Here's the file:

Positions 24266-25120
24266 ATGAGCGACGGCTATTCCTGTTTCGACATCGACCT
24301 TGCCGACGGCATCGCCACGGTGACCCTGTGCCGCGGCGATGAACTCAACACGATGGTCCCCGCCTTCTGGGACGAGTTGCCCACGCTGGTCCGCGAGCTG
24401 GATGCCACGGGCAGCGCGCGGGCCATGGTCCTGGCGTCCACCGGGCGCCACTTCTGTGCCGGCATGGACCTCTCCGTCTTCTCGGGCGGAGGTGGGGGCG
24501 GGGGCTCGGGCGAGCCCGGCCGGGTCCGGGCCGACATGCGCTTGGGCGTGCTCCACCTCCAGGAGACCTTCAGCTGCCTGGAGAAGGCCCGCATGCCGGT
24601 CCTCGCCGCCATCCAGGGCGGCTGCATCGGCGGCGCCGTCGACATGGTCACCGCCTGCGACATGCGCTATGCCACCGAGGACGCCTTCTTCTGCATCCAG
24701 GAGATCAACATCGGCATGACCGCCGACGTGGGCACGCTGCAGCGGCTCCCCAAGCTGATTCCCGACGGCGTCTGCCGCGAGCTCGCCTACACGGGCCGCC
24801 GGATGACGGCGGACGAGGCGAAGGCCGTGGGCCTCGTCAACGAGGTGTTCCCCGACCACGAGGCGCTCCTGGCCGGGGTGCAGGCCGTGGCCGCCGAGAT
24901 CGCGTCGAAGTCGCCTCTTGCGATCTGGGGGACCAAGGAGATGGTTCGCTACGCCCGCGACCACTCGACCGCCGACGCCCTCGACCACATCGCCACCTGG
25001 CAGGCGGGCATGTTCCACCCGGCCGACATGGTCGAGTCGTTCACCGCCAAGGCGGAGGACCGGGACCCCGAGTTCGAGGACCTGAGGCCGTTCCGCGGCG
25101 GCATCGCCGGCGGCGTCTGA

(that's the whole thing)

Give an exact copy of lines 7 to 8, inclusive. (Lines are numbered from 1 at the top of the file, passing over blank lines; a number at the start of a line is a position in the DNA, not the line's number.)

24701 GAGATCAACATCGGCATGACCGCCGACGTGGGCACGCTGCAGCGGCTCCCCAAGCTGATTCCCGACGGCGTCTGCCGCGAGCTCGCCTACACGGGCCGCC
24801 GGATGACGGCGGACGAGGCGAAGGCCGTGGGCCTCGTCAACGAGGTGTTCCCCGACCACGAGGCGCTCCTGGCCGGGGTGCAGGCCGTGGCCGCCGAGAT